Follow the money: Prevent embezzlement
With the economy improving, John was thrilled to see his small company starting to boom. With all the new business, John was so busy signing new accounts and training his new staff members, he delegated the bookkeeping responsibilities to a long-time employee he trusted. As time passed, John started noticing discrepancies in the business’ account and discovered the employee had been embezzling money from the company. Unfortunately, embezzlement is not uncommon and is often difficult to detect. What could John have done differently to prevent this kind of problem?
Embezzlement is a crime of opportunity and trust. A person who is trusted is placed in a position that allows him or her complete access to the financial data of the business, typically with minimal or no oversight by the supervisor or owner. The best way to prevent embezzlement is to first, be honest yourself in your activities. Leaders must lead by example. Secondly, pay your employees well and treat them well. Third, hire the right employee. Start by checking all references. Consider obtaining fidelity bond insurance coverage on this employee. If the employee is not bondable, do not place them in the position of handling your financial matters. Run a criminal background check.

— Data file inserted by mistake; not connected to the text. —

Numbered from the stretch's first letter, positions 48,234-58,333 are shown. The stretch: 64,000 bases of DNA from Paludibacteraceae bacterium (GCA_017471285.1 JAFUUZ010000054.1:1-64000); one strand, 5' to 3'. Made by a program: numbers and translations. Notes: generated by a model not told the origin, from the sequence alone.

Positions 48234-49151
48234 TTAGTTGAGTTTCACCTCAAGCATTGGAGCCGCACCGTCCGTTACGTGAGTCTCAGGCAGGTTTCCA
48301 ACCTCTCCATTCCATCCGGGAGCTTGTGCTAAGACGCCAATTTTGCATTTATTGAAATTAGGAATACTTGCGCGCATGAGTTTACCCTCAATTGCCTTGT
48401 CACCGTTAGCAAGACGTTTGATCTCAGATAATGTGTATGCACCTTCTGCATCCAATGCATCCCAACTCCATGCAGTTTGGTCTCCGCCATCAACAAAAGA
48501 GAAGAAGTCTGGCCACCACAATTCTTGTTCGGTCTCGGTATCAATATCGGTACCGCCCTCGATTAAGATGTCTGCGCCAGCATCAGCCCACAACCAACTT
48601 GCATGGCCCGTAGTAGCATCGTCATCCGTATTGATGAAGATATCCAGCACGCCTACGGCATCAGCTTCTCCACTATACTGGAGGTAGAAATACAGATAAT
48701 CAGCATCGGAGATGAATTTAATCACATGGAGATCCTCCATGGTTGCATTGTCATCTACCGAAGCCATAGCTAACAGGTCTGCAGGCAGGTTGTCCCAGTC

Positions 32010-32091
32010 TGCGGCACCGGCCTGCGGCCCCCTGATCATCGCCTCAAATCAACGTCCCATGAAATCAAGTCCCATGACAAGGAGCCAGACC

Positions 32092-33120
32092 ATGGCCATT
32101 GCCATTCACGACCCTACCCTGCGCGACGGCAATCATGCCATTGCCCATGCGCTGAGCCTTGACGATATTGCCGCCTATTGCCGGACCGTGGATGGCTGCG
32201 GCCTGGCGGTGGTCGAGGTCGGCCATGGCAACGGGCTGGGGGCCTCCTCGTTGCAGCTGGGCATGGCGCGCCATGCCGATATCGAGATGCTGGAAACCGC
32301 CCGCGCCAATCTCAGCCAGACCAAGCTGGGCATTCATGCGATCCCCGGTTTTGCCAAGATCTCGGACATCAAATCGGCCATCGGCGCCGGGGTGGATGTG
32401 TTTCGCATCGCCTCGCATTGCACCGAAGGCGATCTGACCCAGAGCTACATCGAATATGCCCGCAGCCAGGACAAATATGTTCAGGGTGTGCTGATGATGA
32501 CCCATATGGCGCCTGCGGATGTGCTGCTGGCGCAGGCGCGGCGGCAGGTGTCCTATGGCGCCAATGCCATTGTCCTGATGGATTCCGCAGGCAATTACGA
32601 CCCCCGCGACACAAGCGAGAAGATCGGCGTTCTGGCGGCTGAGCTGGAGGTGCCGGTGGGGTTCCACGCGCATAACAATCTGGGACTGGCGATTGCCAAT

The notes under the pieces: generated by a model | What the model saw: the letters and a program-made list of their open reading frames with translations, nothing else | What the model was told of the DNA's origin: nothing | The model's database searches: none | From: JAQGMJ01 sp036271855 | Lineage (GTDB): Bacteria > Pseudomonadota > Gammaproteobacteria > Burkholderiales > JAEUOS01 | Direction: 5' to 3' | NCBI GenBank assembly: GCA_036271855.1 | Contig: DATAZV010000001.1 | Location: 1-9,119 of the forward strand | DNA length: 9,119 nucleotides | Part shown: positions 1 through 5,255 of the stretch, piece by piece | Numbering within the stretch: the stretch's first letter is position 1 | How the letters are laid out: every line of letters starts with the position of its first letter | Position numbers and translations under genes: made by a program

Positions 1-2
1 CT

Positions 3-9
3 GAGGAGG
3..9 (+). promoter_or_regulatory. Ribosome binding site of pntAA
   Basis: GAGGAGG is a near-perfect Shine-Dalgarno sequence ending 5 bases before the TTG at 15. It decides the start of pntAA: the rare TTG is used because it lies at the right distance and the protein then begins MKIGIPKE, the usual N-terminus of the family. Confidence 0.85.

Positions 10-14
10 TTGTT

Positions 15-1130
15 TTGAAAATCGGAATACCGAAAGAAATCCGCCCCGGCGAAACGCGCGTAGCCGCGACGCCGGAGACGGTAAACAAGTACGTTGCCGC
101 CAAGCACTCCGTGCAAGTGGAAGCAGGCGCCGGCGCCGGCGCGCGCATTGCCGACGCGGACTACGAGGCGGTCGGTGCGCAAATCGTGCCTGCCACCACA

Here are some simple techniques that decrease the opportunity and temptation for embezzlement:
1. Assign designated duties. Do not have only one person handle the incoming mail, deposits, balance the checkbook and send statements. This is difficult in smaller businesses with only a few staff members. In this case, the owner needs to handle or outsource payroll, tax preparation, balancing the checkbook and management of the accounts payable. If the owner chooses to outsource this work to a bookkeeping company, the same due diligence of inspecting the bookkeeper’s work is very important.
2. The owner should review reports. Every day, you should have an end-of-day report, an adjustment report, a history of payment that breaks down cash receipts, credit card payments, checks and outside financing for services on your desk. The owner should compare the deposit slip receipt to the deposit. Do an occasional mini-audit of the books. Let your staff know you’re looking daily by questioning them. For example, say “I see Mrs. Smith didn’t pay for today’s fee; is there a reason why?” This shows your employees you are keeping an eye on the day’s activity. These checks take 5-10 minutes of your day.
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